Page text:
Peter: Right, right.

Brette: There’s a lot more at play there yeah.

Peter: Yeah, and I can imagine coming out of college and negotiating… God, I must have left a half-million dollars on the table, and I’m going to take that one from you and use that and I will give you reference, but I think it’s a great stat.

Brette: It’s crazy, right? When I read that it hit me right in the face, because that’s just crazy that people just don’t even ask for it.

Peter: Yeah.

Brette: And I think that certainly there’s a fine line of knowing where you stand and how much to negotiate for, but that was a big one for me.

Peter: So now listening to this conversation and the career coach for Millennials I think I’m hearing a niche that you have within this. Can you share that with us?

Brette: I can. So I typically am working with women Millennials, and there’s a couple reasons for that. I jokingly say that women tend to be a little bit more open to to coaching, in my experience, but also I think, when it comes down to negotiation, that men find that comes much more naturally, in general, and I’m making broad generalizations but, overall, typically men find those things to come more naturally than women do. So I think that that’s really where I can actually make the biggest impact. With women who kind of got stuck and they had things that they wanted to do, they had industries that they wanted to get into or those types of things, and got kind of lost along the way. I think that we typically are more prone to getting comfortable and saying, oh you know what, maybe next year. Like Lauren, who I was telling you about, she said for three years, maybe next year, maybe once I get this paid off, maybe when this happens and so I think that’s really where I can make the most impact, which is what I’m looking for.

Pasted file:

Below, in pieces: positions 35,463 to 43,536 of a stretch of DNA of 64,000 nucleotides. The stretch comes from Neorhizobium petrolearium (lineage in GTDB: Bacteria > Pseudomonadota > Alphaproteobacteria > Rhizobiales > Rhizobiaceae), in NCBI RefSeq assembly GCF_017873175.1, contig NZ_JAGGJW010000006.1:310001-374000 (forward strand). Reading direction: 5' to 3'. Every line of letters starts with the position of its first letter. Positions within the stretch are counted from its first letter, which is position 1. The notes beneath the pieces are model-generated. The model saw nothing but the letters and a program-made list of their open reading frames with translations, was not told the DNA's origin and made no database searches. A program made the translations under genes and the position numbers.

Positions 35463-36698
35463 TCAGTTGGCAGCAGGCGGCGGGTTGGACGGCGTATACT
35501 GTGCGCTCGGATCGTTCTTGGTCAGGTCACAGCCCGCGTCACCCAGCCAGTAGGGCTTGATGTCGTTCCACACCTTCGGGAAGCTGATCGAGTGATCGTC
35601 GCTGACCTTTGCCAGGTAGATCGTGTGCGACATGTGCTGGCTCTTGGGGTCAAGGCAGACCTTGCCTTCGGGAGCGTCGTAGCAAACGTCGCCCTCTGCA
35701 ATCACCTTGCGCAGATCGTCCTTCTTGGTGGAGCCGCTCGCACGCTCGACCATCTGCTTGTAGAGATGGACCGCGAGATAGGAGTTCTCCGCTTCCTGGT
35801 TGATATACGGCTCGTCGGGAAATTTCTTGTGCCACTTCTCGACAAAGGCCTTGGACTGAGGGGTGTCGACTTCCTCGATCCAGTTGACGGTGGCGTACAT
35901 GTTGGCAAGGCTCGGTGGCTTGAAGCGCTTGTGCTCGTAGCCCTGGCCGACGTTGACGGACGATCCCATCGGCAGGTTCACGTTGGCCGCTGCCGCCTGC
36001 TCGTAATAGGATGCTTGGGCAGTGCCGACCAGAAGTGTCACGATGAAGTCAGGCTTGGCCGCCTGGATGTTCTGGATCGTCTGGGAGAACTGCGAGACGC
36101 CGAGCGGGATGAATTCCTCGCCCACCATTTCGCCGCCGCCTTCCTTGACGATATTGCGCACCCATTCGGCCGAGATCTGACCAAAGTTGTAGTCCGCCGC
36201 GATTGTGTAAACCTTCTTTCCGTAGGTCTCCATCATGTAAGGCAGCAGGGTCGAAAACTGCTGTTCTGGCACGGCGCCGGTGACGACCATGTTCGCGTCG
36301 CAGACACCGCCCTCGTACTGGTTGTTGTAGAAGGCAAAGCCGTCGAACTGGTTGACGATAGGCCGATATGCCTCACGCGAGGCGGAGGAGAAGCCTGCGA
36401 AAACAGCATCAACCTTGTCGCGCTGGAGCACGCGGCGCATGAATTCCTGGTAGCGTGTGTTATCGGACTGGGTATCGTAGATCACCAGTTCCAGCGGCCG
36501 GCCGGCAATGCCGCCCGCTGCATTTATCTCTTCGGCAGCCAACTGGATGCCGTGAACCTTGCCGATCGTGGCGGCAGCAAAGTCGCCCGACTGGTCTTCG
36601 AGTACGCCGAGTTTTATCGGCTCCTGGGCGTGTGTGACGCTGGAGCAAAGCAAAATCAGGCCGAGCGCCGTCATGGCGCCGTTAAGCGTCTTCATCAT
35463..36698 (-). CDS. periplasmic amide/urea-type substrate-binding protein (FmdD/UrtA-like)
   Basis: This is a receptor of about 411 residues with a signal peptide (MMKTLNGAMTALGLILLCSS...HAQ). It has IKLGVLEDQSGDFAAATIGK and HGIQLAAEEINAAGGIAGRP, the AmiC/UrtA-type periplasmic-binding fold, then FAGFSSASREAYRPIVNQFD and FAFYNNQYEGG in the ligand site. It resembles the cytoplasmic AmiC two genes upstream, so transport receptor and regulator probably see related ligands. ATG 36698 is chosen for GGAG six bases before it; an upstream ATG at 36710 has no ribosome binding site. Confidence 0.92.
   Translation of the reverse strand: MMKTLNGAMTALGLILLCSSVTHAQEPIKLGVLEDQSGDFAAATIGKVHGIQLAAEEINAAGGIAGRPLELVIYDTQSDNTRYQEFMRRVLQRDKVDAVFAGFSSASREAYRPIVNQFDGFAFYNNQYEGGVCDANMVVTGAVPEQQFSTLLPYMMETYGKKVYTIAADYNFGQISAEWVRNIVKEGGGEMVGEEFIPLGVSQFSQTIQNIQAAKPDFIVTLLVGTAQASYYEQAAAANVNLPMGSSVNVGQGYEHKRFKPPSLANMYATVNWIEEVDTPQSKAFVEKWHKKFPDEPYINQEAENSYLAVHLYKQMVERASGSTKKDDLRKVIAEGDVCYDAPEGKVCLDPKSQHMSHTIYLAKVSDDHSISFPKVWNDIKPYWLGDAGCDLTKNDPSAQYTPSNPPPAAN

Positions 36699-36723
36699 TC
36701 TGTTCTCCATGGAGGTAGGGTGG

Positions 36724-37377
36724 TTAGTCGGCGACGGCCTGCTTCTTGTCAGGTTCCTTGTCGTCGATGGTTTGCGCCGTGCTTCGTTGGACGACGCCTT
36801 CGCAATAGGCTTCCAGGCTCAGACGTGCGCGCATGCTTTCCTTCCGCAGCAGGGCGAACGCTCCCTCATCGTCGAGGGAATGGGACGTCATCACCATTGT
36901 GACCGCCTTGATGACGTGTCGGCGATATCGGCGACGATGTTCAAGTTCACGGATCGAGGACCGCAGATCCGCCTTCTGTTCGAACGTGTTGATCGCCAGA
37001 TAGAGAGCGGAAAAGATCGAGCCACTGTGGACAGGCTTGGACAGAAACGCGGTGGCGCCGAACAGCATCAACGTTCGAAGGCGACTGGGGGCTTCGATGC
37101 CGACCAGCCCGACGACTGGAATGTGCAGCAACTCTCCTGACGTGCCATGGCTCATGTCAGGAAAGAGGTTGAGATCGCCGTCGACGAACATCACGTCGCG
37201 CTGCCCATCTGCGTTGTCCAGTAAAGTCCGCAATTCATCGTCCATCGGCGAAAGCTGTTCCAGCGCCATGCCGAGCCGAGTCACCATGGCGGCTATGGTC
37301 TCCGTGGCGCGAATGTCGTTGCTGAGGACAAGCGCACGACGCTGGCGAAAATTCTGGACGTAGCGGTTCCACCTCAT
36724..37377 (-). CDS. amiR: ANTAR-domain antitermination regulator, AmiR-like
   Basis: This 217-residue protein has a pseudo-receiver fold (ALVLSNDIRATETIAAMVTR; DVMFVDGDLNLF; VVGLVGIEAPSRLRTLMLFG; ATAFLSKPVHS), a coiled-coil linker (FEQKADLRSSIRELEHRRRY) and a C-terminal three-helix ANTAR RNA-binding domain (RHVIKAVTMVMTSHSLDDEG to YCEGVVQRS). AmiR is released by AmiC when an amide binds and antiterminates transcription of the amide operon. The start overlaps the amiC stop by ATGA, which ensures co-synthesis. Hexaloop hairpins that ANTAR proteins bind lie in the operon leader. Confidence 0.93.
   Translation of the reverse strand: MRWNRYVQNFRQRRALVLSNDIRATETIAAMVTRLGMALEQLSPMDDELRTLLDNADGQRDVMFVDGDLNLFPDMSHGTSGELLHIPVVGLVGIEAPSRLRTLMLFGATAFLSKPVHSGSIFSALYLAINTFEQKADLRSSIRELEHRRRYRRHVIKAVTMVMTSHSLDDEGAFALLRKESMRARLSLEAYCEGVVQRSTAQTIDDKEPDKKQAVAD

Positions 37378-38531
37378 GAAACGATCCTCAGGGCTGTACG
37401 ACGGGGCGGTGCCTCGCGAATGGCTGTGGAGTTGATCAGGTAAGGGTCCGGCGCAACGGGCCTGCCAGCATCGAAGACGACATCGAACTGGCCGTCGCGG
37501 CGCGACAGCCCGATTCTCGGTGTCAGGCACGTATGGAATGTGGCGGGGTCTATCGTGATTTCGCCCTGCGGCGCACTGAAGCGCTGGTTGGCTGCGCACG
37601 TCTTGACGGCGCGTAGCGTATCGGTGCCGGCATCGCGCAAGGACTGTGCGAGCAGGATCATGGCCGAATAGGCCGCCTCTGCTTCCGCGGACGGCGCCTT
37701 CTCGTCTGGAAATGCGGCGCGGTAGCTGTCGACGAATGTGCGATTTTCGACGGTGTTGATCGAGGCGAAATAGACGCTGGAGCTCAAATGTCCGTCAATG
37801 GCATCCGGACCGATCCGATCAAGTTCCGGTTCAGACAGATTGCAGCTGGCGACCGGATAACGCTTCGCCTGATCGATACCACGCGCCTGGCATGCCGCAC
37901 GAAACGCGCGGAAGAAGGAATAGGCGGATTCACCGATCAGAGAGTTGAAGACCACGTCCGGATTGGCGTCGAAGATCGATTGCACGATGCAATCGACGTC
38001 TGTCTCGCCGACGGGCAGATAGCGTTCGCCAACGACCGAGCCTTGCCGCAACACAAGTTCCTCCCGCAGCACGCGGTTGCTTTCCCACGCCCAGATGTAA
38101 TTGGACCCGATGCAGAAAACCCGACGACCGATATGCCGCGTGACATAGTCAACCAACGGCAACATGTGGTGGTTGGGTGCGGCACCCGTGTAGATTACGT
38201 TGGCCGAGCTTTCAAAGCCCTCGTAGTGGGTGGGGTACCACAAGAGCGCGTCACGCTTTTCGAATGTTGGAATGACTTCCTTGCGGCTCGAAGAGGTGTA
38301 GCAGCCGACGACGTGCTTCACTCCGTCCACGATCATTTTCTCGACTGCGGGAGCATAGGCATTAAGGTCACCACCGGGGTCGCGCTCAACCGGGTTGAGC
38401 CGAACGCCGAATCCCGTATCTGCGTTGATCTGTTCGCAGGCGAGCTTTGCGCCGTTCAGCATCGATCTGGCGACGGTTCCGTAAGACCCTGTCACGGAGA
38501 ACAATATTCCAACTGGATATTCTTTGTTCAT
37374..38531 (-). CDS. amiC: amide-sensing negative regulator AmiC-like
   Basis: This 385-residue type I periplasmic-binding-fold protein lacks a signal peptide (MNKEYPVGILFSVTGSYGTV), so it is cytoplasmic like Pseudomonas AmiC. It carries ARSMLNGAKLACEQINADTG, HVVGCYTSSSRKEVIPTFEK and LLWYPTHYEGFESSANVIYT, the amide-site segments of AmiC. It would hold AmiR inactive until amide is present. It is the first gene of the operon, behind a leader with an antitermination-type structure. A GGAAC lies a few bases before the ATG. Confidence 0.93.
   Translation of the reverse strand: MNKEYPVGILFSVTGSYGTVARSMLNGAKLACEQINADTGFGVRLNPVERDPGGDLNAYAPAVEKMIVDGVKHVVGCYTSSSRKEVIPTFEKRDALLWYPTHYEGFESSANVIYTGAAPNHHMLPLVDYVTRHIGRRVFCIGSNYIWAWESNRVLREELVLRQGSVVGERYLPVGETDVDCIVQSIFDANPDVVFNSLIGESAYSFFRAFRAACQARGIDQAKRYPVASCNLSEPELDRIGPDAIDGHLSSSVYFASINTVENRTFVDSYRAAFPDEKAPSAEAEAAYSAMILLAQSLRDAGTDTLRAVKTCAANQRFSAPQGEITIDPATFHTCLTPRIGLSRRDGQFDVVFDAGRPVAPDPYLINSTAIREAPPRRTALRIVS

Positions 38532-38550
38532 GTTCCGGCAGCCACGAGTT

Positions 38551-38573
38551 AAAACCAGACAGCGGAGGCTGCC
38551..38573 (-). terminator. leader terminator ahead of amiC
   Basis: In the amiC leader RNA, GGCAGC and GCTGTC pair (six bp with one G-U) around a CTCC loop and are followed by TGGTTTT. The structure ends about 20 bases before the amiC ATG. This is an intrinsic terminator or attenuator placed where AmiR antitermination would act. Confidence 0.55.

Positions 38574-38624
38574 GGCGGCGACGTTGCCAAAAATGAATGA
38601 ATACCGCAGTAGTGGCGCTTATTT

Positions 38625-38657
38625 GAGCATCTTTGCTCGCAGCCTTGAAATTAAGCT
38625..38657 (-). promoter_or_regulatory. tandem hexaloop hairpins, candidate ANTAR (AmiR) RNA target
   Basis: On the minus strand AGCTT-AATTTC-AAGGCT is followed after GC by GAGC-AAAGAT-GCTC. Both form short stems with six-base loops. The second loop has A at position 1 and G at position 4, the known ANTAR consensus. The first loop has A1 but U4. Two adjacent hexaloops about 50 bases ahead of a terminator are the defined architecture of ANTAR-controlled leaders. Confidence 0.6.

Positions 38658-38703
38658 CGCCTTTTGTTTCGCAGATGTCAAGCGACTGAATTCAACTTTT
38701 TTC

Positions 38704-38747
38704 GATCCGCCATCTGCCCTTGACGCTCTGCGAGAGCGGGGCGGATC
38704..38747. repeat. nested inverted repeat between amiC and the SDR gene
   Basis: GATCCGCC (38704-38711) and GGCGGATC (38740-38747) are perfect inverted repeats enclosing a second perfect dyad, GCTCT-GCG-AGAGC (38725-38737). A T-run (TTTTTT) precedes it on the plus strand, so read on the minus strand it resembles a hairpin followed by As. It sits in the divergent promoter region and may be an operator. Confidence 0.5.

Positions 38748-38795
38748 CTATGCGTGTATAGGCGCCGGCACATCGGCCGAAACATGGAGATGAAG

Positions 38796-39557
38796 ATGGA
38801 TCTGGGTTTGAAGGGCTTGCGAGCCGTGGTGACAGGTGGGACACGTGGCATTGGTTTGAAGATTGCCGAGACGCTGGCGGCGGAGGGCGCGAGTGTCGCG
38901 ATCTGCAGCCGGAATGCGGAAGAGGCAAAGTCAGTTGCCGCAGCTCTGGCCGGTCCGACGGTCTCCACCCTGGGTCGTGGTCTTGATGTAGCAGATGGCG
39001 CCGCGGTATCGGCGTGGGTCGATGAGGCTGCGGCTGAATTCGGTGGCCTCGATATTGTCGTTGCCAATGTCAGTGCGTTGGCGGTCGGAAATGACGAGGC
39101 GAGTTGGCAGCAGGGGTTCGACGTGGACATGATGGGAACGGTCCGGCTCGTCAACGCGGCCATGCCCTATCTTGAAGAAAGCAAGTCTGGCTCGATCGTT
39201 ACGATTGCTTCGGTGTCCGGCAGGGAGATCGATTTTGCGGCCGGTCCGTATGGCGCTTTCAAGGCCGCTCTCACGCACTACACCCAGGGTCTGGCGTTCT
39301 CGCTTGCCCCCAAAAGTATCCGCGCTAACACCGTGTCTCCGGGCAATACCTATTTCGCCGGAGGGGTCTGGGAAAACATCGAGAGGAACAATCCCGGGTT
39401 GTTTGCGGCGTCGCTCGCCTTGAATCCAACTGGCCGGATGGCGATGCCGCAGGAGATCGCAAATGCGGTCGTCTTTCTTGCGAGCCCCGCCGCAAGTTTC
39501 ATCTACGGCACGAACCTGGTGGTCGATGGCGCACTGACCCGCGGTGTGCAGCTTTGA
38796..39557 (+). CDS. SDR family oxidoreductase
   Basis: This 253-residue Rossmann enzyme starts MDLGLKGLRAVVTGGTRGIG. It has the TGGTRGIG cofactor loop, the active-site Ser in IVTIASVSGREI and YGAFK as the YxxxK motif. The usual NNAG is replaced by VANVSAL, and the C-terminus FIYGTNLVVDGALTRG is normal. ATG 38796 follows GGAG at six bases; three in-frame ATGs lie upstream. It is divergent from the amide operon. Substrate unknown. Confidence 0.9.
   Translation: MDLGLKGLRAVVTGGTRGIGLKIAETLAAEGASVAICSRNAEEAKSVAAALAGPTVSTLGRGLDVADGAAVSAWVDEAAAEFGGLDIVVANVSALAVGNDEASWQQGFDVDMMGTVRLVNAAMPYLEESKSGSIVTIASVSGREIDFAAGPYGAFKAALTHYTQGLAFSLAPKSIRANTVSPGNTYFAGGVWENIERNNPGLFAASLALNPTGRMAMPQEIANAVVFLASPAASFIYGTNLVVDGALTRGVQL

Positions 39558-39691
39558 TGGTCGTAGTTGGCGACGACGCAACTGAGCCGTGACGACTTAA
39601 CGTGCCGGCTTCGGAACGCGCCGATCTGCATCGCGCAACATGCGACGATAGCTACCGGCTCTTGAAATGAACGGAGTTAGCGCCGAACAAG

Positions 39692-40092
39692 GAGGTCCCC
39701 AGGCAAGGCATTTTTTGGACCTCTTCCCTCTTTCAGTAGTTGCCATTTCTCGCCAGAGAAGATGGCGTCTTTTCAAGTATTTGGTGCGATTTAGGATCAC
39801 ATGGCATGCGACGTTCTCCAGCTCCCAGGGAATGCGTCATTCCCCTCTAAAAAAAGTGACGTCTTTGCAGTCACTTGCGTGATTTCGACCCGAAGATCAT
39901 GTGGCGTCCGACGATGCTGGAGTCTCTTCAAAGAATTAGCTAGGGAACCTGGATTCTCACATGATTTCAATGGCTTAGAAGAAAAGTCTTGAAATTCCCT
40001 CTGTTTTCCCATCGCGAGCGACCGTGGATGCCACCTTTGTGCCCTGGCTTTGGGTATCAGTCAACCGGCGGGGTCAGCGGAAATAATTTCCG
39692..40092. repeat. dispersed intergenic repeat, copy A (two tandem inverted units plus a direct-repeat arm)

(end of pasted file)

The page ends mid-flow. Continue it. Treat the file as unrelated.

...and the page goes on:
Peter: So from the millennial perspective, and I interviewed a gentleman in episode five named Karl Ahlrichs and he was talking about hiring patterns in the future where the high performers are more likely to leave your organization a lot quicker and go someplace else. They may come back later, by the way when they come back later it will cost you a lot more –